The Phoenix Mountain Preserve hiking trails continue to beckon hikers, despite the oppressive desert heat. The Phoenix Fire Department has responded to 117 "mountain rescue" calls so far this year. That's more than at this time last year, and it's two-thirds of the total number of mountain rescue calls for all of last year.
Most recently, the fire department answered two separate mountain rescue calls on Tusday of this week, both of them on Camelback Mountain, one of which involved a hiker at the top of the mountain.
Fire captain Jonathan Jacobs says the mistake many hikers make is that they don't realize the impact that the heat can have on their body. Unless a hiker drinks plenty of water both before and during the hike, it doesn't take long for the body to show the effects of heat exhaustion, followed by heat stroke, when the body all but shuts down.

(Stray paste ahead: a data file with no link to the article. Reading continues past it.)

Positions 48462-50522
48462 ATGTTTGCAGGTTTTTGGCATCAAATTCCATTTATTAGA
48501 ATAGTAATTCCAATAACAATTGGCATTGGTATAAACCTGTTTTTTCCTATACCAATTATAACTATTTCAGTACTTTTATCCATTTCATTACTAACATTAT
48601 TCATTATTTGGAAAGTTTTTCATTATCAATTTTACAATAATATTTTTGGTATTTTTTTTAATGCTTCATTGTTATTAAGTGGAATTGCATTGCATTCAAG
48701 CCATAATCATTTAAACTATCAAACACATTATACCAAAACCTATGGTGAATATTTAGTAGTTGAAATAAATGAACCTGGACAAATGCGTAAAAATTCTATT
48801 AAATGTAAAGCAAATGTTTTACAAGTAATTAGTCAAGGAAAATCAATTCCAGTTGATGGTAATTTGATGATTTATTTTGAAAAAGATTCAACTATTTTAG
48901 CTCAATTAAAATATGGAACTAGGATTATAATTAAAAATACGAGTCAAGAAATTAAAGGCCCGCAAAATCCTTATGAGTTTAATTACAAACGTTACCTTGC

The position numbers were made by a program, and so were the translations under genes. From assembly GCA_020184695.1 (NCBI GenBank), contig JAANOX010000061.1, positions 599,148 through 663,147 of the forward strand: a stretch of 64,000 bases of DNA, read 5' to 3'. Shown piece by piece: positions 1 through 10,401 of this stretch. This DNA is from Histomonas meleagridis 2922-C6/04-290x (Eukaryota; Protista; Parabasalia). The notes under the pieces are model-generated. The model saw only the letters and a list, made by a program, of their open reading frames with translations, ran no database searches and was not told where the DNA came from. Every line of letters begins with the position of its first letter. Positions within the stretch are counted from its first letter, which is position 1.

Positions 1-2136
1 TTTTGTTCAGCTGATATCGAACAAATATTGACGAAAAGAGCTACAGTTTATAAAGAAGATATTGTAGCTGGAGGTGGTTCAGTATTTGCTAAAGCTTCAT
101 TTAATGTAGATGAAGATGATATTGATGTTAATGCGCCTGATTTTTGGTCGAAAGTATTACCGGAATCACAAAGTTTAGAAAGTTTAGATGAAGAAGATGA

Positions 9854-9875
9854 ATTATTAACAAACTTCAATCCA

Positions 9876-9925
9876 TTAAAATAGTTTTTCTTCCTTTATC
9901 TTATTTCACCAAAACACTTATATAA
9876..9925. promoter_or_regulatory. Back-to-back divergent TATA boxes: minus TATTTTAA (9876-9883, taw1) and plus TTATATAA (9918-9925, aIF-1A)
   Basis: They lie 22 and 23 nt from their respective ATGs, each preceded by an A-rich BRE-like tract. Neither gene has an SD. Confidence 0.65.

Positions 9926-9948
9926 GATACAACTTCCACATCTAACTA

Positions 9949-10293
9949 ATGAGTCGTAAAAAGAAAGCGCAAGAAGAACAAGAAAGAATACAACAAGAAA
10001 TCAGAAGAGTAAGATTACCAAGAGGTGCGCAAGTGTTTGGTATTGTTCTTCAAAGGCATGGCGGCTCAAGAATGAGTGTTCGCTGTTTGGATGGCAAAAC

Jacobs says the mountain rescue calls are difficult on fire rescue personnel. Even though many of them hike the mountain trails on summer mornings to stay in shape, they have to carry a full medical kit as well as a "technical rescue kit" on rescue calls. The technical rescue kits weigh about 100 pounds are are carried on the firefighters' backs.
Capt. Jacobs suggests that if you hike the mountains – in the summer or any time – you carry water, a cell phone, and a basic first aid kit in case of emergency.